The most active form of vitamin E, as previously stated, found in feed ingredients is d-alpha-tocopherol. For many years, the primary source of vitamin E in animal feed was the natural tocopherols found in green plant materials and seeds. 

Commercially available sources of vitamin E activity are shown in Table 4-6. Differences in biopotency of the stereoisomers of alpha-tocopherol can be seen from the definition of International Unit (IU). According to The United States Pharmacopeia (1980), dl-alpha-tocopherol acetate (also called dl-rac-tocopherol acetate) is the International Standard of vitamin E activity with an IU equivalent to 1 milligram of dl-alpha-tocopherol acetate (Table 4-6). 

The acetate forms of alpha-tocopherol are commercially available from two basic sources: (1) d-alpha-tocopherol derived from vegetable oil refining, molecular distillation to obtain the alpha-form, and then acetylation to form the acetate ester, and (2) dl-alpha-tocopherol acetate made by complete chemical synthesis, producing a racemic mixture of equal proportions of eight stereoisomers.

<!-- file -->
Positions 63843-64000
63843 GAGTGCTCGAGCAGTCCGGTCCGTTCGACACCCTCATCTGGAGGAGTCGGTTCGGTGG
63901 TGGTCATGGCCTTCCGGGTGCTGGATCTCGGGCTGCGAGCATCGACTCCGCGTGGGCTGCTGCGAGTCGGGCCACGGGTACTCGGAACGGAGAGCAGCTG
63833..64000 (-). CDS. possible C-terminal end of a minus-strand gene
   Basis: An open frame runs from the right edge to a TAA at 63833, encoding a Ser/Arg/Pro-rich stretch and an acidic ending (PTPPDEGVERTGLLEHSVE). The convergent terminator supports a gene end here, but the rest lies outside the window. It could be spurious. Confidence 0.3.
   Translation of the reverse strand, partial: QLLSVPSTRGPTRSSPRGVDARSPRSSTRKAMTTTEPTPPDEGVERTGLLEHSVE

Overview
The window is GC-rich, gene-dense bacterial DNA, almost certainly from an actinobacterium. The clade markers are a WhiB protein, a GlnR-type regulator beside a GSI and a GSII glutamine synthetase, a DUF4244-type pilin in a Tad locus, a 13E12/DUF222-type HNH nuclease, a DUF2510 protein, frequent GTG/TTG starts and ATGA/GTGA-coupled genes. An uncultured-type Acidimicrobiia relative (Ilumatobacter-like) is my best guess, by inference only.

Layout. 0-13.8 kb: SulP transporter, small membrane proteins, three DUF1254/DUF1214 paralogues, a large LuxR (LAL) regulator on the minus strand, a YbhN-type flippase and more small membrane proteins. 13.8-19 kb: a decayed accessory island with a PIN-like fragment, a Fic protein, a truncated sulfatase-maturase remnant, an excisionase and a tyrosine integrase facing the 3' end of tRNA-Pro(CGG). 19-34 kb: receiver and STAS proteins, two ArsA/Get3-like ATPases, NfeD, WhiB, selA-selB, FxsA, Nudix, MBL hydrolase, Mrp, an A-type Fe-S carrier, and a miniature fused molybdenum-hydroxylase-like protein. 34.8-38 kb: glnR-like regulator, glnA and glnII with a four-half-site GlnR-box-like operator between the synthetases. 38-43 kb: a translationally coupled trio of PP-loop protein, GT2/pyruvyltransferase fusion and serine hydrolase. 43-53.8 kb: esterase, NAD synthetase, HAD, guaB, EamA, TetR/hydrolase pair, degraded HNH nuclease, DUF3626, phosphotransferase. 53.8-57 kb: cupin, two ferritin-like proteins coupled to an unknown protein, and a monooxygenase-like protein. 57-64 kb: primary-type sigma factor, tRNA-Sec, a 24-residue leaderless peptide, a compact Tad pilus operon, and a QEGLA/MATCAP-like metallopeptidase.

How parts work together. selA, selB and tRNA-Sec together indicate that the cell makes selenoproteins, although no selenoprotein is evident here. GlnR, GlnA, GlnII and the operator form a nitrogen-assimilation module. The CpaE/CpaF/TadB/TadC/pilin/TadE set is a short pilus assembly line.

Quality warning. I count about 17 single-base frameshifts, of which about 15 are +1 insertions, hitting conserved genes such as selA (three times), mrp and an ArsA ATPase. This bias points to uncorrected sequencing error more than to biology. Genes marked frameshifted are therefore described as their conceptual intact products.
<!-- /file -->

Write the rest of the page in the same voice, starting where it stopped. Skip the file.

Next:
Vitamin E deficiency in poultry can result in at least three conditions: exudative diathesis (Illus. 4-2) with signs of subcutaneous edema and, in severe cases, blackening of the affected parts, apathy and inappetence; encephalomalacia (crazy chick disease) (Illus. 4-3) characterized by ataxia, head retraction and cycling of legs; and muscular dystrophy (Illus. 4-4) (Scott et al., 1982).

Illustration 4-2: Vitamin E Deficiency, Exudative Diathesis

Courtesy of L.E. Krook, Cornell University

Illustration 4-3: Vitamin E Deficiency in the Chicken: Torticollis, Encephalomalicia

British Crown Copyright

Illustration 4-4: Vitamin E Deficiency, Muscular Dystrophy

Courtesy of M.L. Scott, Cornell University

A. Chickens